Living with the virus is not an option for the government, according to the Prime Minister. Imposing restrictions, it seems, is the government’s way to get out of the current pandemic. In other words, despite the exploding cases of the Omicron variant, lockdown and preventive measures are the ways to “eliminate” the virus from society.

Eliminating the virus, especially the highly infectious Omicron, is a challenge everywhere. We need not look far. In the north, even with the most stringent rules, the detection of Omicron in many cities in China, shows how difficult it is to maintain a zero Covid policy. It is seen as unsustainable and unnecessary. In the south, even with thousands of daily cases, schools are re-opening, election rallies are held and lockdowns are being lifted.

At home, we detected 141 cases in just one day: yesterday. While the consolation may be that majority are from quarantine facilities or imported, cases in the community are rising, too. Our worst fear was a case in the community. We have now 801 altogether and rising even with lockdowns.

It is an uphill task both for the government and those on the frontline. We have always prioritised life over livelihoods in this pandemic, and we have been successful with only three deaths reported since the first case,  in March 2020.

A lot has changed, including mutations of the SARS-Cov-2. With the current outbreak that is spreading with record cases every day, is it time to rethink our strategies?

The pressure on livelihood and the economy could be blamed for the current situation. Had there been no pressure from various sectors to relax, had our quarantine centres not been overwhelmed by foreign workers, had we not considered letting projects run their own quarantine centres, we would not have been overwhelmed.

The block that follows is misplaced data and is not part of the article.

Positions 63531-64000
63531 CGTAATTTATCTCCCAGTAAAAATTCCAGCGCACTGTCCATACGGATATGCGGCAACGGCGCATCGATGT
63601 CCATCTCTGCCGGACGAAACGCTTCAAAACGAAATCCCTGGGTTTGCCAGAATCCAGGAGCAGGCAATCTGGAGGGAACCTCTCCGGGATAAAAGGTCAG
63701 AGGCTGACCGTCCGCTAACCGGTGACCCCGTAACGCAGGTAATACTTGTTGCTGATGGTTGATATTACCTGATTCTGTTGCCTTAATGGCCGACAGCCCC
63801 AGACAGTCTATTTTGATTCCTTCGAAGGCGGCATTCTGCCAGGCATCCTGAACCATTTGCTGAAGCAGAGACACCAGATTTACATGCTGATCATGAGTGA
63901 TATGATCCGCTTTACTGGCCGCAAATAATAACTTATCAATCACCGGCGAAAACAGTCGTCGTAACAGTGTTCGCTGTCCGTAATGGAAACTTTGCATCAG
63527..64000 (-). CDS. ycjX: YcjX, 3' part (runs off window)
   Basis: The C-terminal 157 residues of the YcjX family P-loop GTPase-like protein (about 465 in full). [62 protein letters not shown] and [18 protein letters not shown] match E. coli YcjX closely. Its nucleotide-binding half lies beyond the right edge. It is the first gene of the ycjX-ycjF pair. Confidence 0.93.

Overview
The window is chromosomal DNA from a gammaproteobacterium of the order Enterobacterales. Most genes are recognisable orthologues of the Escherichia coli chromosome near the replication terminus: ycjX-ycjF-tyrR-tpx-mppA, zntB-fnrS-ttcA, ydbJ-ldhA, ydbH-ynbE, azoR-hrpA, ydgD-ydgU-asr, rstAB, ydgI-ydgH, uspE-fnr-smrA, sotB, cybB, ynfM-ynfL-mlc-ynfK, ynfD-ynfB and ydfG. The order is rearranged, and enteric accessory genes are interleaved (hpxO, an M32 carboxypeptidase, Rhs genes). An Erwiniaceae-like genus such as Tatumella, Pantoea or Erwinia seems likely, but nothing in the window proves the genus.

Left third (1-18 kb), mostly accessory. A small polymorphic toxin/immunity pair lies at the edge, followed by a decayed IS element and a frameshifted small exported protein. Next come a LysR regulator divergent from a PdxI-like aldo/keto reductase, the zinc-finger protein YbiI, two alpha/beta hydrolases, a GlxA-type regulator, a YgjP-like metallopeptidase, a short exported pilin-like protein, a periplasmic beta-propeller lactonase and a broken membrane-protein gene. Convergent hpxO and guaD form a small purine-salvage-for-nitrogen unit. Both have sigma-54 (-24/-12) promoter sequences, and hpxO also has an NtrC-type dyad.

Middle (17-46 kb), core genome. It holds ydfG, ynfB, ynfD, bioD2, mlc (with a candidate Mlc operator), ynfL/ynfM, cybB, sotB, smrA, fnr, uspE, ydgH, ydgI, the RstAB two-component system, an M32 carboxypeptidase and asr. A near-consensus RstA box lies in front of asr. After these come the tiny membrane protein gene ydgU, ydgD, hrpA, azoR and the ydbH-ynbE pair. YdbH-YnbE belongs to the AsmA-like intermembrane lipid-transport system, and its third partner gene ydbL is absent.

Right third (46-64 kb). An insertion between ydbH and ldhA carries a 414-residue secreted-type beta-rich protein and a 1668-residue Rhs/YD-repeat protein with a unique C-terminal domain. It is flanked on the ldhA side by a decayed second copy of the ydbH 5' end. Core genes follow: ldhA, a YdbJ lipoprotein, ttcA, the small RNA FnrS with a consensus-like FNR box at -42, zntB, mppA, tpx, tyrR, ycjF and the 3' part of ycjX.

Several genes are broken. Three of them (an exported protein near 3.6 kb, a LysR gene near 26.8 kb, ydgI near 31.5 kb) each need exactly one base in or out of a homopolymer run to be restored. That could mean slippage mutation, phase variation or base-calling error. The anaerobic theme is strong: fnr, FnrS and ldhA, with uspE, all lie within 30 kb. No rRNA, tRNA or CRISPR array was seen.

Or, with the Omicron variant, was it a matter of when and not if?

It may be a case of “ifs” but we are living the reality. In just a few days, the virus has been reported in more than five dzongkhags and the number is increasing. Experts are convinced that vaccinations even with a third or fourth round will not achieve  herd immunity. Many countries are seeing a drop in daily cases even without restrictions as they pass the peak of Omicron infection. What is also proven is that the vaccine protects people from hospitalization and deaths.

One theory is that countries with high vaccination coverage could develop immunity through infection as immunity through vaccines has failed. That bodes well with us. We are in a better situation. We have covered 80 percent of the entire population with two doses of vaccinations and 93 percent of the vulnerable group with the booster dose. We will soon roll out the booster dose and then vaccinate children below 12 years of age.

A week-long lockdown is completed. As we plan for another, albeit a relaxed one, it is a good time to think. We could wait for a week or two to trace, screen and isolate positive cases. Depending on the situation, we could also relook at our strategies to deal with Omicron or living with it.